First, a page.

The euro's bounce ran out of steam in the first part of last week near $1.0760 and contrasting flash PMIs saw the euro return to $1.0670, the low since May 1, seen on June 14. A break of $1.0650 could spur a re-test on the year's low set in mid-April near $1.06. The US two-year premium over Germany has widened to around 195 bp from near 175 bp on June 6, the day before the US jobs report. Ahead of the outcome of the French election, the risk is more on the euro's downside than upside. That said, the euro has been bid to session highs in the European morning near $1.0730, slightly above the pre-weekend high. The intraday momentum indicators are stretched and suggests limited follow through is likely in the North American morning. Sterling traded heavily in the second half of last week, falling from around $1.2750 in the middle of the week to $1.2625 at the end. It has not been lower since May 15. It looks technically weak, and we have suggested the risk may extended into the $1.2555-$1.2580. However, sterling settled below its lower Bollinger Band for the first time since mid-April and is trading quietly today in a little more than a third-of-a-cent range below $1.2670. Last Friday's high was about $1.2675. Sterling's intraday momentum indicators are stretched. 

 

America

The highlight for the week in the US may be take place in a 12 hours window from Thursday night, when the first US presidential debate will be televised (and before either candidate has been formally nominated by their respective parties) and Friday morning, when the May PCE deflator will be reported. Given the role of the electoral college, national polls may not be as important as votes in a handful of swing states. PredictIt.Org show that wagers have favored a Trump victory in November and North Carolina Governor Burgum is seen as his most likely vice president candidate. Meanwhile, the headline PCE deflator is expected to be flat, which would allow the year-over-year rate to slip to 2.6% (from 2.7%). The core rate is seen edging up by 0.1% and the year-over-year rate easing to 2.6% (from 2.8%). Canada reports May CPI and April GDP. The headline and underlying measures are expected to slow slightly. The Canadian economy is likely to have grown slightly after stagnating in March. Mexico's central bank meets on June 27. There is little doubt that the central bank will standpat after reducing the overnight rate in March. The slowing of the moderation in inflation, the risks of passthrough inflation given the peso's slide, and the risk of a larger fiscal deficit by the new government are likely important considerations.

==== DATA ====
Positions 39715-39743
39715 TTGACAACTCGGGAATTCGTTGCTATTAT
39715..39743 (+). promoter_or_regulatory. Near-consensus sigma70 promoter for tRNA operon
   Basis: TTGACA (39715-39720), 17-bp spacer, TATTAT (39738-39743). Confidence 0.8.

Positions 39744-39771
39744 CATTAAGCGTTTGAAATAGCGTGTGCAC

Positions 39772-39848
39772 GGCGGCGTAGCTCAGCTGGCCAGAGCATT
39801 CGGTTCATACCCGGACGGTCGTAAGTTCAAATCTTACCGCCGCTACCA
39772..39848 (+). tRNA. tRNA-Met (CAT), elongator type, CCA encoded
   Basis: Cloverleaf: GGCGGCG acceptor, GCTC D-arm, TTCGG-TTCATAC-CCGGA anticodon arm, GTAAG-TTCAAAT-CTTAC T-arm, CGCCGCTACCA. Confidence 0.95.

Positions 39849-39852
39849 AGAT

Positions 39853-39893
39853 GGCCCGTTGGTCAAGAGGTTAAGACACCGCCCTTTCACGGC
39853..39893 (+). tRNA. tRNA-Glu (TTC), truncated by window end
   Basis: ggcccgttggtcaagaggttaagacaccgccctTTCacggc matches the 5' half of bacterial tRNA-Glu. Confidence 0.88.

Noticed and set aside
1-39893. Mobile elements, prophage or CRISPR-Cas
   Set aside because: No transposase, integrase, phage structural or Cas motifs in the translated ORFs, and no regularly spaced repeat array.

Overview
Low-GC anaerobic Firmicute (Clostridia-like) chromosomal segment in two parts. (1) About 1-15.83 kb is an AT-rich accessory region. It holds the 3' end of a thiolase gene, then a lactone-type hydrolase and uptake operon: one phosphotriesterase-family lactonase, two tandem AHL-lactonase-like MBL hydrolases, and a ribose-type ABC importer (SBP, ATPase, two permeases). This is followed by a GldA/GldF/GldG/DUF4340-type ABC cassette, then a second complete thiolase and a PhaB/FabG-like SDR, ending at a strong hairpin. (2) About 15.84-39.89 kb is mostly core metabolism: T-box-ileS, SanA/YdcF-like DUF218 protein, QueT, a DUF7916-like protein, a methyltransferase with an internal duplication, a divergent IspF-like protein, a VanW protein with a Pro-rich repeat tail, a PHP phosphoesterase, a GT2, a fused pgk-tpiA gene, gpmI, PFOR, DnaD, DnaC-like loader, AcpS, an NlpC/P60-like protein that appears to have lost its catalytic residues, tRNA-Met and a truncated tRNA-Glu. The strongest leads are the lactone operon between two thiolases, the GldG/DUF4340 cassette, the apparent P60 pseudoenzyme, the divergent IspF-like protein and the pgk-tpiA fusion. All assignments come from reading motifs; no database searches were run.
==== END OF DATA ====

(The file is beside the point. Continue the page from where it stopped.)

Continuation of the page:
After rising for five consecutive sessions, the Canadian dollar slipped lower before the weekend and has come back firmer today. The Canadian dollar has risen for eight of the past 10 sessions but is has gone virtually nowhere. The US dollar’s five-, 20- and 50-day moving averages converge within a few hundredths of a Canadian cent of CAD1.3700. Indeed, with three minor exceptions, all intraday never on a settlement basis, the range set on June 7 (employment day) --~CAD1.3660-CAD1.3770) has confined the price action. That range may come under pressure today. Still, with the intrasession momentum indicators stretched, the CAD1.3650 may be sufficient. The peso plunged about 7.85% in the first two weeks after the election and jumped back last week recouping 1.75%. It was the second strongest emerging market currency last week after the South African rand, which put together broad coalition government that spurred optimism that the economic reform agenda will proceed. The greenback peaked on June 12 near MXN19.00 and fell to slightly below MXN18.11. The dollar's retracement has been extended to almost MXN18.07 today. Support may be seen in the MXN17.95-MXN18.05 band.


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Read more by Marc on his site Marc to Market.